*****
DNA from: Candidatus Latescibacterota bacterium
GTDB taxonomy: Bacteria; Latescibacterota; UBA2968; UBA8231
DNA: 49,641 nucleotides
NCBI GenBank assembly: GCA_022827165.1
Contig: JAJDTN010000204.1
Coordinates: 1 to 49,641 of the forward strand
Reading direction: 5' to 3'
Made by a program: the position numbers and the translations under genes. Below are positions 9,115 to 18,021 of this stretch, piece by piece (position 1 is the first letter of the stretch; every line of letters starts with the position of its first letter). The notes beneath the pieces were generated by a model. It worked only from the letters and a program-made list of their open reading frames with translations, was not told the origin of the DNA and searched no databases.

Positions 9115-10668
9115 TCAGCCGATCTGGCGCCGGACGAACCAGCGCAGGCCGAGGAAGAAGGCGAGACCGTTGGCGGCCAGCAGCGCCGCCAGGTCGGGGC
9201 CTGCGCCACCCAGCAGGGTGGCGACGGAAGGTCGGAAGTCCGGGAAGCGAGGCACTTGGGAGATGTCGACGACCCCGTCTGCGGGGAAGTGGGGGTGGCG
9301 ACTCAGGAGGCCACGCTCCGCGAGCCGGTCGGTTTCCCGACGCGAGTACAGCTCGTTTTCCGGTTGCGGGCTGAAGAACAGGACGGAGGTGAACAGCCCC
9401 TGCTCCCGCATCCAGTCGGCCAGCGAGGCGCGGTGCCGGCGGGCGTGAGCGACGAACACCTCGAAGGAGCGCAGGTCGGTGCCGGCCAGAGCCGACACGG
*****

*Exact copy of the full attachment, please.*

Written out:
DNA from: Candidatus Latescibacterota bacterium
GTDB taxonomy: Bacteria; Latescibacterota; UBA2968; UBA8231
DNA: 49,641 nucleotides
NCBI GenBank assembly: GCA_022827165.1
Contig: JAJDTN010000204.1
Coordinates: 1 to 49,641 of the forward strand
Reading direction: 5' to 3'
Made by a program: the position numbers and the translations under genes. Below are positions 9,115 to 18,021 of this stretch, piece by piece (position 1 is the first letter of the stretch; every line of letters starts with the position of its first letter). The notes beneath the pieces were generated by a model. It worked only from the letters and a program-made list of their open reading frames with translations, was not told the origin of the DNA and searched no databases.

Positions 9115-10668
9115 TCAGCCGATCTGGCGCCGGACGAACCAGCGCAGGCCGAGGAAGAAGGCGAGACCGTTGGCGGCCAGCAGCGCCGCCAGGTCGGGGC
9201 CTGCGCCACCCAGCAGGGTGGCGACGGAAGGTCGGAAGTCCGGGAAGCGAGGCACTTGGGAGATGTCGACGACCCCGTCTGCGGGGAAGTGGGGGTGGCG
9301 ACTCAGGAGGCCACGCTCCGCGAGCCGGTCGGTTTCCCGACGCGAGTACAGCTCGTTTTCCGGTTGCGGGCTGAAGAACAGGACGGAGGTGAACAGCCCC
9401 TGCTCCCGCATCCAGTCGGCCAGCGAGGCGCGGTGCCGGCGGGCGTGAGCGACGAACACCTCGAAGGAGCGCAGGTCGGTGCCGGCCAGAGCCGACACGG